Greetings! I have a question about Deuteronomy 25:11-12. I read some explanations online that refer to sexual purity, but I see things differently. Two men quarrel, fight… the wife of one of them intervenes to save her husband. Intentionally or unintentionally, she grabs the other by the…, but not with sexual thoughts, but with the idea of moving him away from her husband. For this “let her hand be cut off,” but why? I’m waiting for a possible answer. I wish you all the best!
I also don’t think it refers only to sexual purity, it’s something more. My opinion is that it is about respecting a person’s dignity, and to explain my point of view I will place the text you referred to in the context of the whole chapter.
To respect the dignity of man when punishment is applied
The first paragraph of Chapter 25 reads as follows:
“If there is a dispute between people and they go to court, and the judges decide their case, and they declare the righteous innocent and pronounce the wicked guilty, then it shall be if the wicked person deserves to be beaten, the judge shall then make him lie down and have him beaten in his presence with the number of lashes according to his wrongful act. He may have him beaten forty times, but not more, so that he does not have him beaten with many more lashes than these, and that your brother does not become contemptible in your eyes. (Deuteronomy 25: 1-3 )(NASB)
The number of blows to be inflicted on the culprit had to be limited not for health reasons or to avoid death, but not to be humiliated before other people.
Don’t humiliate animals either
The following text from the same chapter 25 reads:
“You shall not muzzle the ox while it is threshing. (Deuteronomy 25:4)( NASB)
He who does so with animals shows not only exaggerated stinginess, but also a lack of mercy and any sense of justice. In the New Testament the apostle Paul referred twice to this commandment and says that here God not only considered the oxen, but also those who toil in the Gospel, and the saints who do not care for their pastors and elders by giving them financial support, thereby degrading them. Here is the text that says this:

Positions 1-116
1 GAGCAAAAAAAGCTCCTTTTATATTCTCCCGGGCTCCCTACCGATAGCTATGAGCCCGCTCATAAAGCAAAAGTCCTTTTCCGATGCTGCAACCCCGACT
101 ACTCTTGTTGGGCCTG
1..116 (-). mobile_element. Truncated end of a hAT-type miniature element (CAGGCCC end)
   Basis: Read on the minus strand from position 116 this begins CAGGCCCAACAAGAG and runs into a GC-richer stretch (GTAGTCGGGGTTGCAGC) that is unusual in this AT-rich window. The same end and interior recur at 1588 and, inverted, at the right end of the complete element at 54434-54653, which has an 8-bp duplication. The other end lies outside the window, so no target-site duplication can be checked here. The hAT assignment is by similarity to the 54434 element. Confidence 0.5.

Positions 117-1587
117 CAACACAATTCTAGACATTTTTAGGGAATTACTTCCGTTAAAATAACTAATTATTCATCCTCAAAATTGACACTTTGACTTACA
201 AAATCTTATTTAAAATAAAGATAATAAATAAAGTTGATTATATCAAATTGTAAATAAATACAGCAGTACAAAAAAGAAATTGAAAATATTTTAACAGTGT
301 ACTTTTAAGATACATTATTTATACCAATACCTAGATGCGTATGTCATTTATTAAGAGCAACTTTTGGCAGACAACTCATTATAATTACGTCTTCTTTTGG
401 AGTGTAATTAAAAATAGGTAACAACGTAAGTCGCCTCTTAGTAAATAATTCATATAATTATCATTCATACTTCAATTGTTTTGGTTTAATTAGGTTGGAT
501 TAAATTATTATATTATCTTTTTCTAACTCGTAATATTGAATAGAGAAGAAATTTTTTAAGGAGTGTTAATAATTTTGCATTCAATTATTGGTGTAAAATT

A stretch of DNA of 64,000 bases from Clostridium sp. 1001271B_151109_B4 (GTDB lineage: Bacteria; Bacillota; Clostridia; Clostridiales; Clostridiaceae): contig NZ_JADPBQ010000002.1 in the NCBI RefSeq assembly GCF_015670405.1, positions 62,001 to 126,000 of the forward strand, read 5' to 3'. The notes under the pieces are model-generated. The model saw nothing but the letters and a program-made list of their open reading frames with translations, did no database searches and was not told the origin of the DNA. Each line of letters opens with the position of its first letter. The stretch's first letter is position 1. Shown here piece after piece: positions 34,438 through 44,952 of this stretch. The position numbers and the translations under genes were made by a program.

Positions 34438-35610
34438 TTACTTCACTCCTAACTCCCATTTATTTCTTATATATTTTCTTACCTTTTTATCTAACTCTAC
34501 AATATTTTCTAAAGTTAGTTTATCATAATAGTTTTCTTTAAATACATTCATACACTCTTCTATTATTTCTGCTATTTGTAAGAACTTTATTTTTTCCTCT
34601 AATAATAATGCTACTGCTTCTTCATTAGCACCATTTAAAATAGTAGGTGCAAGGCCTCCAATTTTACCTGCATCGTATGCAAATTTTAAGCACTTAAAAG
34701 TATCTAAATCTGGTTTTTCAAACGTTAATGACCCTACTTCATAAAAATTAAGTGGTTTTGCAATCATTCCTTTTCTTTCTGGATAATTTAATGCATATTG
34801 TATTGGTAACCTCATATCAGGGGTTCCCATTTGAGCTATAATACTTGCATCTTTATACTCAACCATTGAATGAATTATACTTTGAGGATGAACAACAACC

The elders who lead well are to be considered worthy of double honor, especially those who work hard at preaching and teaching. For the Scripture says, “You shall not muzzle the ox while it is threshing,” and “The laborer is worthy of his wages.” (1 Timothy 5:17-18)( NASB)
And it is also written:
For it is written in the Law of Moses: “You shall not muzzle the ox while it is threshing.” God is not concerned about oxen, is He? Or is He speaking entirely for our sake? Yes, it was written for our sake, because the plowman ought to plow in hope, and the thresher to thresh in hope of sharing in the crops. (1 Corinthians 9:9-10)( NASB)
May God help us to give due honor to those who sow spiritual goods in our souls and to share with them out of our temporary goods.
The one worthy of contempt to be despised
About this is the following law which we find in the same chapter 25, namely:
“When brothers live together, and one of them dies and has no son, the wife of the deceased shall not be married outside the family to a strange man. Her husband’s brother shall have relations with her and take her to himself as his wife, and perform the duty of a husband’s brother to her. It shall then be that the firstborn to whom she gives birth shall assume the name of his father’s deceased brother, so that his name will not be wiped out from Israel. But if the man does not desire to take his brother’s widow, then his brother’s widow shall go up to the gate to the elders, and say, ‘My husband’s brother refuses to establish a name for his brother in Israel; he is not willing to perform the duty of a husband’s brother to me. Then the elders of his city shall summon him and speak to him. And if he persists and says, ‘I do not desire to take her, then his brother’s widow shall come up to him in the sight of the elders, and pull his sandal off his foot and spit in his face; and she shall declare, ‘This is what is done to the man who does not build up his brother’s house!’ And in Israel his family shall be called by the name, ‘The house of him whose sandal was removed. (Deuteronomy 25:5-10)( NASB)
If in the two laws that preceded it it was written how not to humiliate, here it is said how to humiliate a man who behaves dishonorably and does not want to build up the name of his brother. However, this law sets limits on this measure which should have been taught to all so that no one should do so. Then we come to the law in question.
The woman should not humiliate a man
What could be more degrading to a person than being grabbed in public by the genitals? This is a shame for both men and women. That is why the following commandment read:
If two men, a man and his countryman, have a fight with each other, and the wife of one comes up to save her husband from the hand of the one who is hitting him, and she reaches out with her hand and grasps that man’s genitals, then you shall cut off her hand; you shall not show pity. (Deuteronomy 25:11-12)( NASB)
The context in which this law is placed shows that the purpose of this woman is not only to get her husband out of the fight, but also to humiliate the other man. This was the reason why she went so far as to grab his genitals, not to mention that a strong blow to the scrotum could have drastic consequences for this man and for his further relationship with his wife.
It may seem to us that the punishment for the woman in question is too much, but God, who is sovereign, qualifies this as something serious and which no one should ever do. What concerns the genitals does not only refer to sexual intercourse, but also to procreation, that is, to the lives of others.
I’m curious to know what the reader’s opinion is about this law? I invite you to write it in the comments.
Translated by Didina Vicliuc